We're working in the future doing even more obscure things. We have Counoise this year. We have Clairette. So even more obscure than Vermentinu. And a major thing I learned from Kermit was if you want value, you have to look where no one else is looking. And that's what Kermit did in Provence in the '70s. Obviously that's changed, but I think there's still so much value to be had even in California, Santa Barbara County, Santa Ynez, this is an incredible wine-growing region. It's also a place that allows you to have longer hang time, achieve wines with lower alcohol, more finesse, better acidity, more freshness.
That's kind of what we're doing. We have Syrah, we have Grenache, but we also have some more obscure, lesser known things just because we think they're fun and they need to be championed and obviously hand-sold, one bottle at a time.
Talk a little bit about the viticulture. You don't own your own vineyards. You're working with growers. How does that relationship start and how do you maintain your vision on the wines? Because as everybody always says, the wine starts in the vineyard and that's such a big piece of it.
Totally. Yes. For vineyard management, we work with Coastal, which is kind of like the David Abreu of the Central Coast. Incredible vineyard management, meticulous. They do different kinds of farming depending on the client. We work with them to find what we think are the best sites. In one case, we've gotten a producer to change their farming to organics just for our project.
Other than that, we work with Bien Nacido, which is really one of the best vineyards we think in California for Syrah. They're an organic vineyard that was planted in the '70s. The part of the vineyard we're working with, the Z block, was expanded in the '90s. It's a really steep parcel, really great place for Syrah.
We are contracting because we came from nothing. We don't have the funds to own our own vineyards and contracting fruit allows us the same amount of control as if we had our own vineyards. We get to decide when things are picked, how the fruit set is, choosing the lower yields, et cetera, choosing the harvest, in some cases, weeks earlier than other people in the same vineyard, you're still making wines with lower alcohol than other people around us. It's a way to have the control, but without having to have a huge capital outlay and have to bring on investment in that way.
How about the winemaking?
Yes, our winemaker's awesome. It's a guy from South Africa named Dieter Cronje. He's the winemaker at Presqu'ile, who's a partner with us. His assistant Mike Chase really does a lot of work for us. The guys are super awesome, they really get our vision. We go several times a year and work with them to make sure we're on the same page with how much whole cluster, how we want to make things vis a vis, non-fining, non-filtering, et cetera.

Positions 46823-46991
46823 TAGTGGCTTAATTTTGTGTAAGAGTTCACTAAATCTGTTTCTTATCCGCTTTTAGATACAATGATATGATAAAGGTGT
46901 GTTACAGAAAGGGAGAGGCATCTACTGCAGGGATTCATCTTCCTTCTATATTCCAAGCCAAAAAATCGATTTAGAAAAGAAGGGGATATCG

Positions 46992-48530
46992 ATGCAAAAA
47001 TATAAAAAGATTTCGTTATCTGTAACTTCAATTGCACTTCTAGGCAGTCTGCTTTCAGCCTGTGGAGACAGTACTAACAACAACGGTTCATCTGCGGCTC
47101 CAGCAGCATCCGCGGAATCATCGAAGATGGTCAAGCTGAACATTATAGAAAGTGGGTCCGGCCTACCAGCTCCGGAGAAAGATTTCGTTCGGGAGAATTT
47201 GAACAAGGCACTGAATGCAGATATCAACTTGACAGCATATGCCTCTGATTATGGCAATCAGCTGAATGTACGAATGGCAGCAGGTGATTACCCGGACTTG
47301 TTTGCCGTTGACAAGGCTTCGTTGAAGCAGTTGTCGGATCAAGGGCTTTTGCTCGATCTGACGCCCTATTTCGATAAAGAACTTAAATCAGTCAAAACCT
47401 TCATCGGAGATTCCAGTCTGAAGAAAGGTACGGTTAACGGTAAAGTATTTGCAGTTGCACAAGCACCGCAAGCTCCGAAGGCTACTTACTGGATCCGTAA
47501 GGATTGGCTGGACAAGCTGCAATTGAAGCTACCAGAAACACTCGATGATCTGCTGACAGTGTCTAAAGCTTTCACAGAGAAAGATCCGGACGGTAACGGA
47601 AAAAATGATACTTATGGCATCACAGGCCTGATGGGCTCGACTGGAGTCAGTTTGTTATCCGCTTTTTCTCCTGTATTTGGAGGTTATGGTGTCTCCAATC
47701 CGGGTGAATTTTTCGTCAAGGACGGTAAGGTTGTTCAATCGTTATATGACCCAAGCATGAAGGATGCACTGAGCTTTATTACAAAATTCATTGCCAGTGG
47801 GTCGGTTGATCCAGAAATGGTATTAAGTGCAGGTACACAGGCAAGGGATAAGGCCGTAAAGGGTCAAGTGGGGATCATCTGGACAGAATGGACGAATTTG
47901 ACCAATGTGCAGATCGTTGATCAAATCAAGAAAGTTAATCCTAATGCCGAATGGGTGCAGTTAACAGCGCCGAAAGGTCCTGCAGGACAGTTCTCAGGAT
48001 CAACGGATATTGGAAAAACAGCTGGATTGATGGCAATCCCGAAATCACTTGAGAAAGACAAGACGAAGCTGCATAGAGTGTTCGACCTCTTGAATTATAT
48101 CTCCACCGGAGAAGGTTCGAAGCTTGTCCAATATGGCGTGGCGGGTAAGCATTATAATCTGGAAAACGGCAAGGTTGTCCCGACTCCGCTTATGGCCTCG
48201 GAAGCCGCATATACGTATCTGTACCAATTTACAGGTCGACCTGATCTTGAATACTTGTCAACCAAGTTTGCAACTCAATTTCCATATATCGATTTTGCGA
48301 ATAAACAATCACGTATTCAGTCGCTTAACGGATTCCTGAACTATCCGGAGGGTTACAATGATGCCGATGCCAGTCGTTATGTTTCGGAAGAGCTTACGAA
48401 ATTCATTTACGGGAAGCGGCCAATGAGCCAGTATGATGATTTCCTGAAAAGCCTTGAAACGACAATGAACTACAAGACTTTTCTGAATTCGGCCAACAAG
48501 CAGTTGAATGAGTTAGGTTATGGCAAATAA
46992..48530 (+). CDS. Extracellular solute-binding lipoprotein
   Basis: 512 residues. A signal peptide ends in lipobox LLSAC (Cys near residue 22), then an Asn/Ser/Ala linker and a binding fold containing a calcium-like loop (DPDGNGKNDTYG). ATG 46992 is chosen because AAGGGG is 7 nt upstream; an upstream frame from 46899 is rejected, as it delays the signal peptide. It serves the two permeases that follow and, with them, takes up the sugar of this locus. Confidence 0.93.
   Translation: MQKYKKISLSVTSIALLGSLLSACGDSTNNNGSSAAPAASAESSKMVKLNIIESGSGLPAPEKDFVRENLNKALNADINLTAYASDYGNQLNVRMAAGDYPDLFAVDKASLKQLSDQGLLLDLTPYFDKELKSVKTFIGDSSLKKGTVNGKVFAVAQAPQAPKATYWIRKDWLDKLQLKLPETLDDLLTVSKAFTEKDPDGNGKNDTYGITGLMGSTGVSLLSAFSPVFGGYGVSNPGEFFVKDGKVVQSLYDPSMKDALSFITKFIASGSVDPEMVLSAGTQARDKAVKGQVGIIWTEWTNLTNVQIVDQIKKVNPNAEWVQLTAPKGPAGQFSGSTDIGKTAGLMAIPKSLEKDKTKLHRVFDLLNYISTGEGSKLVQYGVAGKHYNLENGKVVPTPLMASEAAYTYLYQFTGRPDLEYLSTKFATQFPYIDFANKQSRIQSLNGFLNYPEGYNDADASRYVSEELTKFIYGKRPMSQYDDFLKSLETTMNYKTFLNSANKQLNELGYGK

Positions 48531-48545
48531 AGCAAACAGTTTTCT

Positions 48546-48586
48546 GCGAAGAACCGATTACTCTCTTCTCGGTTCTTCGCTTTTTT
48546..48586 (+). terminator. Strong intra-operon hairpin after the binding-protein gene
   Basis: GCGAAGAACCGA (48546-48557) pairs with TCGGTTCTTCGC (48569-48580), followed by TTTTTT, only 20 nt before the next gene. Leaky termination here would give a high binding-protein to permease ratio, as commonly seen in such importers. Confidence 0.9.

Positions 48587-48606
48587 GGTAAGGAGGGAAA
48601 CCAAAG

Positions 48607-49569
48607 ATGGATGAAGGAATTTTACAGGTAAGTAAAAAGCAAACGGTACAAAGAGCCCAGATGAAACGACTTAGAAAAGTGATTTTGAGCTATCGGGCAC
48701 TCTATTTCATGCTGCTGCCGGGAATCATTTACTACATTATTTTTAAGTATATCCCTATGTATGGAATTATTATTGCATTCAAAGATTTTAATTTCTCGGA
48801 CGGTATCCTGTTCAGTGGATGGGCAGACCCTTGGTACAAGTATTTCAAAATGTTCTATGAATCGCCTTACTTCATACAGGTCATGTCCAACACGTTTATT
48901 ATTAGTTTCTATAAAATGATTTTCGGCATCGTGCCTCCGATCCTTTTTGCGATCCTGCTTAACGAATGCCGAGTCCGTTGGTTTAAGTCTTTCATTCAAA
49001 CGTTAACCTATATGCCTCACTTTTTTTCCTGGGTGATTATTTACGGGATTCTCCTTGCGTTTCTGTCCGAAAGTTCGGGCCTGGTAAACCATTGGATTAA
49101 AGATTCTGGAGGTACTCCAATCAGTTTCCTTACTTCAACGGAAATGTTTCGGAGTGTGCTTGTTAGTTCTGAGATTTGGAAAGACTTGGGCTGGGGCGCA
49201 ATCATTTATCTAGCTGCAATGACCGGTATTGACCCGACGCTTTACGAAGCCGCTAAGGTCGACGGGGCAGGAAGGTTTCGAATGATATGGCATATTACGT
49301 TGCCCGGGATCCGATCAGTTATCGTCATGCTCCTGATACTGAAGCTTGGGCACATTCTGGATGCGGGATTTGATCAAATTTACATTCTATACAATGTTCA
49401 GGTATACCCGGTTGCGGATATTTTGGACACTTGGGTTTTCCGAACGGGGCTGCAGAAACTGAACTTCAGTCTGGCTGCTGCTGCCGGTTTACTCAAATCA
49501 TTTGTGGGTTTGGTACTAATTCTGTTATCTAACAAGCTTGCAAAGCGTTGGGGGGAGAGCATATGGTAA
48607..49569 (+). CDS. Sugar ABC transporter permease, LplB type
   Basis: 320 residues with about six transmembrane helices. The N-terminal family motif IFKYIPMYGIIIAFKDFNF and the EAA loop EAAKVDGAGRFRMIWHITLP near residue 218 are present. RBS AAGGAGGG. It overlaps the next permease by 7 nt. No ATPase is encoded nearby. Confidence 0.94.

Then a consultant winemaker at Presqu'ile is Jeremy Seysses from Domain Dujac. My brother worked to harvest at Dujac in Burgundy, and he got Jeremy to come on as a consultant. So I really like the team at Presqu'ile, couldn't be better. We're definitely not there doing day-to-day stuff. My focus is more on selling the wines and traveling to do that, but the people there on the ground are doing amazing stuff and they have a similar philosophy to us.
Talk a little bit about the terroir in Santa Barbara as a whole.
Yes. It's a very diverse place. The Santa Barbara County is a transverse valley. It's an east to west valley. By having that, you have fresh breezes from the Pacific that really keep things cool. You have a bigger diurnal shift. The temperature between night and day is larger than other places. So you think about how far south Santa Barbara is, this is closer to LA than it is Napa, but it's a much colder wine-growing region because of that transverse valley. Because of the valley going east to west, the diversity is pretty crazy.
If you're closer to the coast, you can grow cool climate varietals, things like Pinot Noir, Chardonnay, Syrah. As you move inland, for every mile you travel inland, things are 10 degrees warmer. The closer you get inland where we're working with things that are more Mediterranean varietals, Grenache, Cinsault, Counoise, Clairette, Vermentinu, things that can work closer to the equator, but still have this sensation of freshness and balance.